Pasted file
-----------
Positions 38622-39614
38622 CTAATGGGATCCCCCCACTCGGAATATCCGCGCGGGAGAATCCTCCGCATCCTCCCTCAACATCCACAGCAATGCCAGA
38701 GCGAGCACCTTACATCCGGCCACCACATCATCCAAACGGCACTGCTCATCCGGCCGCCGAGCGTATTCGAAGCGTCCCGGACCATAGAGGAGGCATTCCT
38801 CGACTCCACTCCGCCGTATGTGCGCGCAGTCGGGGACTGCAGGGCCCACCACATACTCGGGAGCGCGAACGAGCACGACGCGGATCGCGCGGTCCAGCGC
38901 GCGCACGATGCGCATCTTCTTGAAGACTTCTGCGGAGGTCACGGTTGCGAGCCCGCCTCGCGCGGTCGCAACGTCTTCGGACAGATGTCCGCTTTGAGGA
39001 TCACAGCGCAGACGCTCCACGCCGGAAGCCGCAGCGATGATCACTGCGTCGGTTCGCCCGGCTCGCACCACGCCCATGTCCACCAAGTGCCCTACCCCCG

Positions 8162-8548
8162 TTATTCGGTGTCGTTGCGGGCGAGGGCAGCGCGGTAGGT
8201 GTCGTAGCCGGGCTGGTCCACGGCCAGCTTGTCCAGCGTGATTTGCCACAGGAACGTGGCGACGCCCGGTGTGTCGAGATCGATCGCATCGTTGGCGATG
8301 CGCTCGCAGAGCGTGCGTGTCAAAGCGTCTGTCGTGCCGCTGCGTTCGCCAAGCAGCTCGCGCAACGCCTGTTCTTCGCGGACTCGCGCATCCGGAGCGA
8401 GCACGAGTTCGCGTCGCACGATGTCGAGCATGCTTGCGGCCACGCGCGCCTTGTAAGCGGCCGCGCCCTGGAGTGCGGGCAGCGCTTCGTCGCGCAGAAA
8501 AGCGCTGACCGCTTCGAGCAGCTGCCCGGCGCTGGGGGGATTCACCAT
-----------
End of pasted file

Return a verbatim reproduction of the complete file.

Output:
Positions 38622-39614
38622 CTAATGGGATCCCCCCACTCGGAATATCCGCGCGGGAGAATCCTCCGCATCCTCCCTCAACATCCACAGCAATGCCAGA
38701 GCGAGCACCTTACATCCGGCCACCACATCATCCAAACGGCACTGCTCATCCGGCCGCCGAGCGTATTCGAAGCGTCCCGGACCATAGAGGAGGCATTCCT
38801 CGACTCCACTCCGCCGTATGTGCGCGCAGTCGGGGACTGCAGGGCCCACCACATACTCGGGAGCGCGAACGAGCACGACGCGGATCGCGCGGTCCAGCGC
38901 GCGCACGATGCGCATCTTCTTGAAGACTTCTGCGGAGGTCACGGTTGCGAGCCCGCCTCGCGCGGTCGCAACGTCTTCGGACAGATGTCCGCTTTGAGGA
39001 TCACAGCGCAGACGCTCCACGCCGGAAGCCGCAGCGATGATCACTGCGTCGGTTCGCCCGGCTCGCACCACGCCCATGTCCACCAAGTGCCCTACCCCCG

Positions 8162-8548
8162 TTATTCGGTGTCGTTGCGGGCGAGGGCAGCGCGGTAGGT
8201 GTCGTAGCCGGGCTGGTCCACGGCCAGCTTGTCCAGCGTGATTTGCCACAGGAACGTGGCGACGCCCGGTGTGTCGAGATCGATCGCATCGTTGGCGATG
8301 CGCTCGCAGAGCGTGCGTGTCAAAGCGTCTGTCGTGCCGCTGCGTTCGCCAAGCAGCTCGCGCAACGCCTGTTCTTCGCGGACTCGCGCATCCGGAGCGA
8401 GCACGAGTTCGCGTCGCACGATGTCGAGCATGCTTGCGGCCACGCGCGCCTTGTAAGCGGCCGCGCCCTGGAGTGCGGGCAGCGCTTCGTCGCGCAGAAA
8501 AGCGCTGACCGCTTCGAGCAGCTGCCCGGCGCTGGGGGGATTCACCAT